Place, publisher, year, edition, pages
Linköping: Linköping University Electronic Press, 2008. 82 p.
Series
Linköping Studies in Science and Technology. Dissertations, ISSN 0345-7524 ; 1209
National Category
Engineering and Technology
Identifiers
urn:nbn:se:liu:diva-15327 (URN)978-91-7393-813-6 (ISBN)
Public defence
2008-09-19, A35, Hus A, Campus Valla, Linköpings universitet, Linköping, 10:15 (English)
Opponent
Supervisors
Available from: 2008-11-05 Created: 2008-10-31 Last updated: 2009-04-22Bibliographically approved
2. Information sharing in mobile robot teams: deployment with uncertainty consideration
Open this publication in new window or tab >>Information sharing in mobile robot teams: deployment with uncertainty consideration
2004 (English)Licentiate thesis, comprehensive summary (Other academic)
Abstract [en]

The work presented in this thesis deals with information sharing within mobile robot teams. Main focus is on information related to team positioning and localization. The goal of this research is to find models for how to best deploy a group of robots.

The motion platforms covered are well adapted. although very important for the results. Motion models are crucial when calculating the dead reckoning of each platform. Results in the appended work show that the motion model has heavy impact on the possibility to affect the uncertainty of a robot team as new ground is deployed.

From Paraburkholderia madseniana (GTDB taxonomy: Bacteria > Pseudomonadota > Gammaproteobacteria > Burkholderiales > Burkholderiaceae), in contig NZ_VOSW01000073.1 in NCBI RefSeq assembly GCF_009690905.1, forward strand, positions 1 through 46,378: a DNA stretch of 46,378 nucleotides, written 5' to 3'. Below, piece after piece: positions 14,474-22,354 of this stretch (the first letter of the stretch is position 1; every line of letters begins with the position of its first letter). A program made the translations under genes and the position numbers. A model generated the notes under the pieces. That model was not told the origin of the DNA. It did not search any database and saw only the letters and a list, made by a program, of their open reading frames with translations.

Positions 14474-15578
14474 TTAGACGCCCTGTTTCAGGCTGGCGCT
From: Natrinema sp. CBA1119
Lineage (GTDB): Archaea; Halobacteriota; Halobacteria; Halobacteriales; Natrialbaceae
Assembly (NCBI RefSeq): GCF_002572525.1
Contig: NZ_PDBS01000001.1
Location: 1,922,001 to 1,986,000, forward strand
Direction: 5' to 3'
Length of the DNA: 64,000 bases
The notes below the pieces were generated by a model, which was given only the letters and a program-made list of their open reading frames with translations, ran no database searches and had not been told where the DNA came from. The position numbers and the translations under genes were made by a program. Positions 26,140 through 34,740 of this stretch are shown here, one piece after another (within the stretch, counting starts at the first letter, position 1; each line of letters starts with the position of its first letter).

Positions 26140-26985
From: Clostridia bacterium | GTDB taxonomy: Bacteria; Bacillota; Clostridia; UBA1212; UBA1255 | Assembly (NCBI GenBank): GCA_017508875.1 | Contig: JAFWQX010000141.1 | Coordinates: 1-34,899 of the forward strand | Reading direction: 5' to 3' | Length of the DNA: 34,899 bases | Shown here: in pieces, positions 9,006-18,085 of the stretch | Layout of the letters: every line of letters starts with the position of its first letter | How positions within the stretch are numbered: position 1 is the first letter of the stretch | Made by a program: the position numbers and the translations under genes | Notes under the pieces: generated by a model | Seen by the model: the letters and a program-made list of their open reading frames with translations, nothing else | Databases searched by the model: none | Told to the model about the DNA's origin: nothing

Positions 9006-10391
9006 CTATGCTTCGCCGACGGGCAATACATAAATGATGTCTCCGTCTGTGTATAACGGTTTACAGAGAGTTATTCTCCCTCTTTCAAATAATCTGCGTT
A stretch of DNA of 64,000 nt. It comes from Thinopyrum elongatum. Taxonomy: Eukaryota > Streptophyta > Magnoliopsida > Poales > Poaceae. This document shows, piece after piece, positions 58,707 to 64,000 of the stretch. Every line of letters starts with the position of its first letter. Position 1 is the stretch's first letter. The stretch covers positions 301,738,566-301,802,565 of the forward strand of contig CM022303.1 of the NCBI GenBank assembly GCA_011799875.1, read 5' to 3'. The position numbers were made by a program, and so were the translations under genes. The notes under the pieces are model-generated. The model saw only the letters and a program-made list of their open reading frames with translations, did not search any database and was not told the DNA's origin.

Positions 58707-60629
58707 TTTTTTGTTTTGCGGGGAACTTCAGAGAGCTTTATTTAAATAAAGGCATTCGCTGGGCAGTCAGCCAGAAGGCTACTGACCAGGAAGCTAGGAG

The sensor models discussed may not necessarily be what is commonly used in the research field. Instead good approximations are used, that describe the main features of the sensor type. The focus is to present different sensor types and describe how the characteristics affect the uncertainty of the robot team, not to create new sensor models. A general model for sensors with polar measurement coordinates is derived. This can be used with different sensors with the same characteristics.

A framework for sharing information within the robot team is derived. This is based on earlier work presented as "The Stochastic Map". However, the framework is tailored to suite the purpose of this work. Different estimation methods are also discussed, with main focus is on Kalman filtering techniques.

The resulting part of this work present different ideas of what should be considered when deploying a group of robots. Results show how different dist ribution of sensors will affect the localization uncertainty of the group. It is also shown how different deployment formations affect the uncertainty within the team.

Place, publisher, year, edition, pages
Linköping: Linköpings universitet, 2004. 52 p.
Series
Linköping Studies in Science and Technology. Thesis, ISSN 0280-7971 ; 1105
Keyword
Information sharing, robot teams
National Category
Engineering and Technology
Identifiers
urn:nbn:se:liu:diva-23265 (URN)2689 (Local ID)91-7373-993-6 (ISBN)2689 (Archive number)2689 (OAI)
Available from: 2009-10-07 Created: 2009-10-07 Last updated: 2013-11-04

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Andersson, LarsNygårds, Jonas